|WarmSprings Bay frozen over (clear part is ice, too)|
That which does not kill us, makes us stronger!
Started with a marten in the house. He'd show up downstairs, and we thought at first he was slipping in with us. Then he came through our open bedroom window one night. Got him out without too much trouble. When he showed up again, with us on high alert and window screened, we realized he must have a hole. Found it leading into the attic. Isolated attic from rest of lodge, but couldn't drive him up there (lot's of places he can go that we can't), so played guessing games as to whether he was out, or in but inactive. Once out, we screened it with machine cloth (wire grid), which he merely tore apart. Next try was successful with expanded metal mesh.
So we'd been up nights with a cold snap coming.
Maybe I should start with an introduction. For the past while, we've been alternating years winter caretaking Baranof Wilderness Lodge, this being our third year 'on'. It's an inefficient way to earn money, but the owners are great, there's internet and power for writing projects, and it's a way to earn, out-of-town. There's one year-round resident, one 'town' caretaker (currently with a couple filling in) and us. Last plane was about two months ago. We work October through April. Most years its considerable but not overwhelming work.
|Quite a change from our little Boat!|
One of our prime jobs is to keep the 10KW, pelton wheel based, hydro power system going, so long as possible. Water comes from a small lake at about 33degF, down some falls to an intake reservoir. In low temps, water super-cools to about 30degF, and forms ice slushies on rocks and intake grate, impeding flow and reducing power. After several days of this, the falls and creek freezes over, insulating the water; it's temps climb a bit and slushing stops. Our part is to clear the slush, and as water level falls in the dry, freezing conditions, reroute more water toward the intake. Should the whole shebang freeze solid, it's a small disaster.
In advance of the deep freeze, we cut steps up the hill (about 600 feet of rise in a rough quarter mile), dug out the rope lead for the really steep part, and took tools to intake pool. Thought we were ready. HA.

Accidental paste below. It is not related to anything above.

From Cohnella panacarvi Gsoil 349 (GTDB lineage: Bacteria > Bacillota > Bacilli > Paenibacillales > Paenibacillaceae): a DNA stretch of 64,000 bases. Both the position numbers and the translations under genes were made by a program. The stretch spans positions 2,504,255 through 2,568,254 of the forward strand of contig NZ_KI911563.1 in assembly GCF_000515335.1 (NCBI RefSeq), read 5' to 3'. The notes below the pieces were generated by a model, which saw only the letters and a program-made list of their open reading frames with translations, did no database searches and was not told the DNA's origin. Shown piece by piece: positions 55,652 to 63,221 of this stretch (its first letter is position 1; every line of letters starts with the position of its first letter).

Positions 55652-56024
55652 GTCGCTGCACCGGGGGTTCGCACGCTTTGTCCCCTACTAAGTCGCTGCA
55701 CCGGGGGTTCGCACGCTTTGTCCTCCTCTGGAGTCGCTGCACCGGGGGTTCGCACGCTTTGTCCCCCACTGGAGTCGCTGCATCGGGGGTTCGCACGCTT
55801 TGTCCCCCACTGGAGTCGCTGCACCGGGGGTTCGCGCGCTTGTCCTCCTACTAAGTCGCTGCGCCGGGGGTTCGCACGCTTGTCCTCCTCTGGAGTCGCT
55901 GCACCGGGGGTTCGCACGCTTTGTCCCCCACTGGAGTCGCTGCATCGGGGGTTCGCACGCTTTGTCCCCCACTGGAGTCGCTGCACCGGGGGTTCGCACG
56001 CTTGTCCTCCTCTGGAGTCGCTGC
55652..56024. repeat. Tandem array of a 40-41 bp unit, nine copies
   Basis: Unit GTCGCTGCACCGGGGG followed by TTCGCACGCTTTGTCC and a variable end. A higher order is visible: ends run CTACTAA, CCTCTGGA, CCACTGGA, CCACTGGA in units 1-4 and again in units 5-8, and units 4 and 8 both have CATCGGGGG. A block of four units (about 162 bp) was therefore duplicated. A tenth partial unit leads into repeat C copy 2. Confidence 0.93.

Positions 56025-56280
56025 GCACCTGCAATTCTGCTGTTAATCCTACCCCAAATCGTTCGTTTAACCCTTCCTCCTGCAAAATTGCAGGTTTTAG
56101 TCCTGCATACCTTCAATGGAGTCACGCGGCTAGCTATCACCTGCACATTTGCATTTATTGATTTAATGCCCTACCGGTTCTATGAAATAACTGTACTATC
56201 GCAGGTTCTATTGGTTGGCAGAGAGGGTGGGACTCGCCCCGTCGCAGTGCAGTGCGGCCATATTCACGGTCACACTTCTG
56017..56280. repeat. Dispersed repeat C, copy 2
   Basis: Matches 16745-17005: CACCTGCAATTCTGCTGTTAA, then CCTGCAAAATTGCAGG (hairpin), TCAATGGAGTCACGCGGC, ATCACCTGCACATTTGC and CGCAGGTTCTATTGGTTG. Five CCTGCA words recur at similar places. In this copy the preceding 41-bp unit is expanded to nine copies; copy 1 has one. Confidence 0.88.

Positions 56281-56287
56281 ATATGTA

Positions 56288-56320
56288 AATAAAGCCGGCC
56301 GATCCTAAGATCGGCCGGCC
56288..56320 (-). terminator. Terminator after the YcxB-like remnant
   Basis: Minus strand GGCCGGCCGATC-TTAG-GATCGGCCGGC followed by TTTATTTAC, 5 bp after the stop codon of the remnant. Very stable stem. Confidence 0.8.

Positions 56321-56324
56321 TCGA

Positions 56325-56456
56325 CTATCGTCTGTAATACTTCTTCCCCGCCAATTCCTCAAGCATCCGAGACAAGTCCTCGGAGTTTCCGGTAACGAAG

As temps dropped to 5-10degF lows we had to clear the intake of ice every 2 hrs for three days, then 3hrs, then 4hrs. During the whole time, we're losing power as the supply pipe freezes from the outside in. Finally the creek froze over and we could relax to every 6 hrs... 30 round trips in 5 days! Got a stone diversion dam in place to keep water level sufficient from the falling creek, and we're just about to get some sleep.
|Extra Sensitive Meter to ensure heating elements not encased in ice (explosion danger while thawing)|
Then the three water heaters showed themselves to be freezing from their bottoms up (despite water happily running full bore through them. The first one absorbs surplus power, the second is a dump load for considerable extra, and the third is a standard domestic heater with thermostat. They're plumbed serially, and freeze-up could mean fire danger from excess power heating wiring.
We had to bypass the middle and domestic heaters, and use our last gasp of power to thaw the domestic. Then transferred its hot load to the middle, then drained both. Just about to get some sleep.
Did I mention that meanwhile, the Bay froze over?
We look out at first light, and the inshore piling is at an unlawful angle. Down we go... the ice sheet is moving, and forcing the dock and piling SE. Six hours busting a moat around the docks with sledge hammers and shovels, then 2 hour watches to chop more as it refreezes and/or advances. Luckily, only two nights and a day of this... then luxurious 3 hour watches on advance only (no refreezing in warming temps).
Meanwhile, we'd been waiting for the community caretaker and then his replacements to pump gas to run our skiffs and snow-blowers. Pump won't pump. Siphon about 3/4 of a gallon, when (sucky noises), we hit air! Dipped it and (metallic noises) sounds EMPTY (20,000 gallon tank, which should be at least half full). OMG!!! There's been a spill!!! Panic and $50K debt filled our sleep deprived minds. Wisely, we tabled it to deal with ice and got some snatches of sleep.
In the morning, new hypothesis... the dip tube is blocked (must be solid ice for that metallic a sound). We dipped again at the other end and landed right on the owner's marks. Siphoning works from there. Flooding sense of relief!
Since the Bay's frozen, fuel's got to be rough-hiked across (the 'Townies', are exhausted, too, from work on their intake and snow blower probs). Fortunately, by the time we figure all this out, the tide's broken up ice alongshore... at high tide, we can sneak a skiff around the edges.
THAT's when the four (count 'em) four winter storms came through. Two feet and change of wicked wet and sticky snow, before the break-up. Of course, we can't throw it into the moat, or it's durn hard to see when it's time to chop. Blower gets it out and past, but around the rim (cleat zones) has to be hand shoveled. Meanwhile, snow on ice depresses sheets to about 8 inches under slop, so chopping is an ordeal.
We had about 2ft of snow on the ground when this all began; we've had 5'4" since. No rest for the weary. But as I write, NOAA's promising a week of rain, starting tomorrow.
We're happy, healthy and mostly caught up on sleep... and though a little wobbly in the knees, are about as buff as you'll ever see us.
|Down in the Valley...|